14. Edwards JE, LaCerte C, Peyret T, Gosselin NH, Marier JF, Hofmann AF, et al. Modeling and experimental studies of obeticholic acid exposure and the impact of cirrhosis stage. CTS Clin Transl Sci 2016;9:328-36.
15. Olthof PB, Huisman F, Schaap FG, Van LKP, Bennink RJ, Van GRF, et al. Effect of obeticholic acid on liver regeneration following portal vein embolization in an experimental model. Br J Surg 2017;104:590-9.
16. Malz F, Jancke H. Validation of quantitative NMR. Biomed Anal 2005;38:813-23.
17. Harahap Y, Irawan H, Kuswardani. Development and validation of analytical method of 3, 4-methylenedioxy-n-ethylamphetamine in dried blood spot using gas chromatography-mass spec-trometry. Int J Appl Pharm 2020;12:94-9.
18. El-Sheikh R, Hassan WS, Fahmy R, Gouda AA. Validated spectrophotometric methods for determination of montelukast sodium in pure and dosage forms using n-bromosuccinimide and dyes. Int J Appl Pharm 2020;12:152-9.
19. Guideline IH. Validation of analytical procedures: text and methodology Q2 (R1). Vol. 11. InInternational conference on harmonization, Geneva, Switzerland; 2005.
20. Pauli GF, Chen SN, Simmler C, Lankin DC, Go?decke T, Jaki BU, et al. Importance of purity evaluation and the potential of quantitative 1H NMR as a purity assay: miniperspective. J Med Chem 2014;57:9220-31.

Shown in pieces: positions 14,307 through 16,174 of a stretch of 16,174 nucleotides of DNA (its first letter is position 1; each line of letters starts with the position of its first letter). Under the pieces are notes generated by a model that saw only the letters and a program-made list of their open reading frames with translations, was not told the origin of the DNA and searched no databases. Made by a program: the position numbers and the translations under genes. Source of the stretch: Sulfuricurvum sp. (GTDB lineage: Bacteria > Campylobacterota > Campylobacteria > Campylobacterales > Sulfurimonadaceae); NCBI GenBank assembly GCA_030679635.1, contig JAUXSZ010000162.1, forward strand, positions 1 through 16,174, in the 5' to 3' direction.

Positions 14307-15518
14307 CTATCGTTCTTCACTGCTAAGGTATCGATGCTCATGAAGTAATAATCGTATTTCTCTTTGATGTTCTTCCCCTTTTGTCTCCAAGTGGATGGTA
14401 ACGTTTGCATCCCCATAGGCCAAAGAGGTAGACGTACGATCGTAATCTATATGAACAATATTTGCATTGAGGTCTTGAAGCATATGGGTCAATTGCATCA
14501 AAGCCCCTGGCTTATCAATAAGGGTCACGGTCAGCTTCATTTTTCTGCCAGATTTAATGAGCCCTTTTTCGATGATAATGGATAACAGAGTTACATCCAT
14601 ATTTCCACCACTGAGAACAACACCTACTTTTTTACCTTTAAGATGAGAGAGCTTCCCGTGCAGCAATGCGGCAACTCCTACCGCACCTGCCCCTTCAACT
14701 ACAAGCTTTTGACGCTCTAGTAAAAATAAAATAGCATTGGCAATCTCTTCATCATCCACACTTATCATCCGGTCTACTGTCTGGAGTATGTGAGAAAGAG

21. Bridwell H, Dhingra V, Peckman D, Roark J, Lehman T. Perspectives on method validation: importance of adequate method validation. Qual Assur J 2010;13:72-7.
22. De-Souza SV, Junqueira RG. A procedure to assess linearity by ordinary least squares method. Anal Chimica Acta 2005;552:25-35.
23. Mocak J, Bond AM, Mitchell S, Scollary G. A statistical overview of standard (IUPAC and ACS) and new procedures for determining the limits of detection and quantification: application to voltammetric and stripping techniques (technical report). Pure Appl Chem 1997;69:297-328.
24. Maniara G, Rajamoorthi K, Rajan S, Stockton GW. Method performance and validation for quantitative analysis by 1H and 31P NMR spectroscopy: applications to analytical standards and agricultural chemicals. Anal Chem 1998;70:4921-8.
This work is licensed under a Creative Commons Attribution 4.0 International License.